Few books devoted to so-called ‘high culture’ get much mainstream attention in America; even fewer when the book seeks to explain why classical music is a mirror history for the 20th century. Yet Alex Ross’ “The Rest Is Noise: Listening to the Twentieth Century” manages to break through. “Steeped though Ross is in Theodor Adorno and Thomas Mann, his own style is mercifully free of the ‘implacable imperative of density’ commended by the critic-devil in Mann’s “Doctor Faustus” (a novel that provides a framing parable for the book’s early sections).”
There’s no denying (and Ross doesn’t, apparently) that classical music is now a fringe cultural activity. (n.b. we intend to read this but haven’t yet). One reason is that contemporary compositions are difficult for audiences to embrace live. As he told the Los Angeles Times in an interview, classical composers today forget what pop stars know intuitively — a concert is about a physical experience (if not more so) than pure sonic theory. Atonal, discordant compositions create uncomfortable physical reactions in an audience. Another reason, as Ross sees it is:
A lot of 19th century music is about “the adventures of a theme.” You recognize a theme, and then you start to hear its transformation; a second theme comes along, they start to interact, and you hear a story unfolding. Twentieth century music, a lot of it is about music as landscape, music as texture, sonic events one after the other. In a lot of it, rhythm comes into play, as opposed to melody.
The part of Ross’ book that promises to intrigue the Stiftung the most is how he links Modernism and the then predominant form of music, classical, through the 1920s and 1930s with the rise of anti-liberal democratic totalitarianism. One can imagine his passages regarding Richard Strauss’ buckling to Nazi pressure as well as Shostakovich’s efforts to placate Stalin’s demands that he convert music to ‘dialetical materialistic’ pontification. Ross’ critique of the American experience doesn’t seem startling:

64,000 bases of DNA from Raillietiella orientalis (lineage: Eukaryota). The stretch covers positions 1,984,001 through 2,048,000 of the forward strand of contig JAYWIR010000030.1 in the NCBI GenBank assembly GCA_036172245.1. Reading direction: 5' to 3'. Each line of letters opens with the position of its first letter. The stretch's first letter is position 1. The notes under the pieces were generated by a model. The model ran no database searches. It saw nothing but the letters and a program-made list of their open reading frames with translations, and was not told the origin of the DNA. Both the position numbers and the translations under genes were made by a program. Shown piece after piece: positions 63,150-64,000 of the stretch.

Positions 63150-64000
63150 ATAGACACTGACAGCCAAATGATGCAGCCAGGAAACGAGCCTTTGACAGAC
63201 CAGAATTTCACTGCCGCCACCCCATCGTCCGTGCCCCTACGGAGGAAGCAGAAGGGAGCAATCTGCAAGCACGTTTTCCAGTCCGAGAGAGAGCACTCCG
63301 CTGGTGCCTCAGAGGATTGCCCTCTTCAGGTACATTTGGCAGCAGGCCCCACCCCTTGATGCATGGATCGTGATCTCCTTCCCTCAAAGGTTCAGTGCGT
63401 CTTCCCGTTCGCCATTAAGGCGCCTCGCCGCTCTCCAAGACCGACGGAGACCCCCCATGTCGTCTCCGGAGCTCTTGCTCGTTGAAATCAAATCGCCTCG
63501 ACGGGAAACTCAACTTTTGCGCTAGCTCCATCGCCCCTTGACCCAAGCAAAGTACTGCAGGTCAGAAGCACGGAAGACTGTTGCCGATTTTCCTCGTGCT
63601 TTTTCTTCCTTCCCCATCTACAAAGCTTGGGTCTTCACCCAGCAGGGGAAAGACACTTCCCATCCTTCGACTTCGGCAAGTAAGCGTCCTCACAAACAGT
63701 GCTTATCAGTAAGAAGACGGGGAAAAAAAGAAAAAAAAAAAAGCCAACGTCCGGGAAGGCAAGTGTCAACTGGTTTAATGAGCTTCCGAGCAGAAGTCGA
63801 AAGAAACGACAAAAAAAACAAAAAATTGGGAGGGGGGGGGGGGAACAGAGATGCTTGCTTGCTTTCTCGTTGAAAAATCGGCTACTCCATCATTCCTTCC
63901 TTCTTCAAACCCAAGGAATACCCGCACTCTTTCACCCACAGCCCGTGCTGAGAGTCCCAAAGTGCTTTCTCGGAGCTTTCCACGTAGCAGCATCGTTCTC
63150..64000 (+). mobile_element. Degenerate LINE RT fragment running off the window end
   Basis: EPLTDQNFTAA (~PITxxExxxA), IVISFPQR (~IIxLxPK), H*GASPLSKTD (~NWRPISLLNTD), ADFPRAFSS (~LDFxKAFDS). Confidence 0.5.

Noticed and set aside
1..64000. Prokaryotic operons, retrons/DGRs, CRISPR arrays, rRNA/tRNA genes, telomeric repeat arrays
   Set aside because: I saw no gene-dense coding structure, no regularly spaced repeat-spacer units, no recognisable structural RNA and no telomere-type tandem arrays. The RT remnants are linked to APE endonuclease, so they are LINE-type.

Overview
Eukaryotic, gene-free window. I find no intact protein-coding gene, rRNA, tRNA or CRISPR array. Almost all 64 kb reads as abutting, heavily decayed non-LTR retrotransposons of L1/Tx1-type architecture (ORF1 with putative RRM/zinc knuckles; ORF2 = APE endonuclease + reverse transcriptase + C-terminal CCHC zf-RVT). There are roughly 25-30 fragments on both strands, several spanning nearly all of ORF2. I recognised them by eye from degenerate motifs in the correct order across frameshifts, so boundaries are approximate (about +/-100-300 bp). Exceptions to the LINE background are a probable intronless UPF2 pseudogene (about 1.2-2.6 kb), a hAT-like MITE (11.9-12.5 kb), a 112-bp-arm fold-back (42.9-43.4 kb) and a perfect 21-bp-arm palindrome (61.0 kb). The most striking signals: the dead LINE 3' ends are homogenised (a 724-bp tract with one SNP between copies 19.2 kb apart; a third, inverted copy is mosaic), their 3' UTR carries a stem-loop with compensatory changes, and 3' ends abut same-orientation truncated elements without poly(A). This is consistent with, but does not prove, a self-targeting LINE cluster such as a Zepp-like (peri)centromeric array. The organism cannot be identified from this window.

That’s kind of a long-standing American disease, this need to define high art as not only something distinct from popular culture but as the opposite of it, the antithesis of it, the overcoming of it. Concert halls were built, from the late 19th century on, as bastions to ward off the vulgar hordes. You enter this space marked out for a sublime experience and not for anything vulgar. While a little earlier American concerts were full of crazy combinations of vaudeville songs, opera arias, string quartets and bands, in the latter part of the 19th century we became really intent on separating these things. It happened again after the Second World War.
But I’m fascinated by the periods where the barriers do break down. The ’20s and ’60s were great periods for that, with unexpected meetings of minds.
Yet it is not just classical music. Rock n roll is also disappearing. For a while, New York City did not even have a rock radio station. The pop culture center is now largely dominated by over amped base beats and rhythm (at 120 beats per minute or even higher). This is Ross’ rhythm in classical composition twisted into something wholly unrecognizable. Ross may write about classical cross over possibilities, yet one must ask to where? Another book, possibly from Greil Marcus or someone else, is needed to explore pop culture 1962-2007 and its parallels with changing American society.
We are reminded of a plaintive complaint by noted musical titan and lyrical sentimentalist Ozzy Osbourne surveying his fellow now fringe heavy metal/thrash metal colleagues, “Where the fuck is the melody?”. Where, indeed.